THE Philippines’ lower ranking in the latest Corruption Perceptions Index (CPI) has prodded the current administration to fire more corrupt officials.
The CPI is released by Transparency International, evaluating countries using a scale of zero to 100 where zero translated to “highly corrupt” while 100 meant “every clean.”
In the 2019 index, the Philippines ranked 113th out of 180 countries, slipping 14 places from its 99th ranking in 2018.
“It will goad us to sack more corrupt officials, provided, of course, there is evidence to show that they are,” said presidential spokesperson Salvador Panelo on Monday, January 27.
“The problem is this: There are many complaints of corruption but the president, as a lawyer, needs certain documentary and testimonial evidence to give him the basis. And many Filipinos are still afraid to reveal themselves, or to give the evidence of the sort,” he added.
According to the CPI 2019 report, vibrant economic powers like China, Indonesia, Vietnam and the Philippines “continue to struggle to tackle corruption,”citing the restrictions on participation in public affairs, the supposed effort to silence dissenting voices, and keeping the decision-making out of public scrutiny as reasons.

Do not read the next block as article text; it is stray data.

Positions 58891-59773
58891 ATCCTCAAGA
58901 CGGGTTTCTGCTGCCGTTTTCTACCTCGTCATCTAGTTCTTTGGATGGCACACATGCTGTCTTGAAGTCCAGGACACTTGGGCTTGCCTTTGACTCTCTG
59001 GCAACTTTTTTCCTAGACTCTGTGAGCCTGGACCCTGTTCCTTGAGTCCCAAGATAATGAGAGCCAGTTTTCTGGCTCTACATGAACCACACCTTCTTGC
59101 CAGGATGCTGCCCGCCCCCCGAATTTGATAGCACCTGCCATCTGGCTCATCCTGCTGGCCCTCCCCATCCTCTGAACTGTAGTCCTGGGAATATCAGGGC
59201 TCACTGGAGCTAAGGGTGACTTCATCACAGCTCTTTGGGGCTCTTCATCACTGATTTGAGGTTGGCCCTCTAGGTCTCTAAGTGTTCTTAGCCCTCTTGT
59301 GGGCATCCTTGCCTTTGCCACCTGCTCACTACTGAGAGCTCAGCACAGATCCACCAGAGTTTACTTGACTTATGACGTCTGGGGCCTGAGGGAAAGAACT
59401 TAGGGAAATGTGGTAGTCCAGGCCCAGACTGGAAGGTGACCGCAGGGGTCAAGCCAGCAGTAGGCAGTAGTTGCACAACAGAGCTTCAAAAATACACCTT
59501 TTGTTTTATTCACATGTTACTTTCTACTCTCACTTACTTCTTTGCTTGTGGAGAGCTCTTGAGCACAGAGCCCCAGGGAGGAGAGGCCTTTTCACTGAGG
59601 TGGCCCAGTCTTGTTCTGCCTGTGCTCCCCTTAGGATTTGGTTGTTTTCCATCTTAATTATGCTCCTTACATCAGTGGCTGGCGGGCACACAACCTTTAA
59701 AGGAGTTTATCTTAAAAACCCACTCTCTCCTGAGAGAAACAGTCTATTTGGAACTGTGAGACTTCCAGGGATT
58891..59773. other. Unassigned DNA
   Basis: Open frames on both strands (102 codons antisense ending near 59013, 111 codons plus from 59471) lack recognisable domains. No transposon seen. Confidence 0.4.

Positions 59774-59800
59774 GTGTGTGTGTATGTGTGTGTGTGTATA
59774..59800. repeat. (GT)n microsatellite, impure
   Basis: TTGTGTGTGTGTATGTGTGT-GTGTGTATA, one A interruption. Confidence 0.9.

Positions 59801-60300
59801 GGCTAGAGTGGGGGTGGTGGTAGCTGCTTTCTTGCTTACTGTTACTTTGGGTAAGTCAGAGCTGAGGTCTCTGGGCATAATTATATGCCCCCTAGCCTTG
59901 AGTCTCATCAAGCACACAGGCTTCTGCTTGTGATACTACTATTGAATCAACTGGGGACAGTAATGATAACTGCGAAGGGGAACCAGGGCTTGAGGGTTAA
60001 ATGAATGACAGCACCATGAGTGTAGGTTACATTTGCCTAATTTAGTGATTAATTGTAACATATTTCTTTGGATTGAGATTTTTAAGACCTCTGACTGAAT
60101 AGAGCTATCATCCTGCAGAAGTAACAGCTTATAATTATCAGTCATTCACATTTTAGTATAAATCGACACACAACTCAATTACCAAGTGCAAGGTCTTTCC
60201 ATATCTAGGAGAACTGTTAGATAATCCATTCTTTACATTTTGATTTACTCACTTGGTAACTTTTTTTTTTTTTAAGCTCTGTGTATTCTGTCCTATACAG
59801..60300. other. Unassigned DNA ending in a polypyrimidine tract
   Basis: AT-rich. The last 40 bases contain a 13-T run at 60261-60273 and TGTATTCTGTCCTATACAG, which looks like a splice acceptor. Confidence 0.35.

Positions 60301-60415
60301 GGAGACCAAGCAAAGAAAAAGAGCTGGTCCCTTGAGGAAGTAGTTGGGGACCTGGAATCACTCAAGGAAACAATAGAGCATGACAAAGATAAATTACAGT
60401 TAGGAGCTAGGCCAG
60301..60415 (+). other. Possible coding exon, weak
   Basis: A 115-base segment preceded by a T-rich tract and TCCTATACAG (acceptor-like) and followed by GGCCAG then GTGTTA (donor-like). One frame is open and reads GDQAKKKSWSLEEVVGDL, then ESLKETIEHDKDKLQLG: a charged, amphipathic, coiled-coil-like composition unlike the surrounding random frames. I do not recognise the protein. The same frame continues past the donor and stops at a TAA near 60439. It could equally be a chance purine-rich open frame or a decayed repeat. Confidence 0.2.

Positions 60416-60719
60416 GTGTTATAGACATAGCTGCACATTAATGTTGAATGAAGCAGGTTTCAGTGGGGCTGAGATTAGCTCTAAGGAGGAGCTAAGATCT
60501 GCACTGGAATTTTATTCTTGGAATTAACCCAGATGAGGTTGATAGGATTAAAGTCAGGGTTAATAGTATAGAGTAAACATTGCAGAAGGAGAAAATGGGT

Panelo, for his part, admitted that the administration is struggling against corruption, reasoning that “the president’s hands are tied by the due process clause of the Constitution.”
“It would be different if all of these have been appointed by the president, you can just dismiss them outright. You have to file charges against them, you need evidence to back your complaint,” he said.
However, Panelo insisted that the administration’s anti-corruption effort is not a failure.
“We’ve been fighting corruption and as we have seen, the president has been firing top officials. And the complaints against erring government officials have been charged in the Ombudsman and in courts,” he said.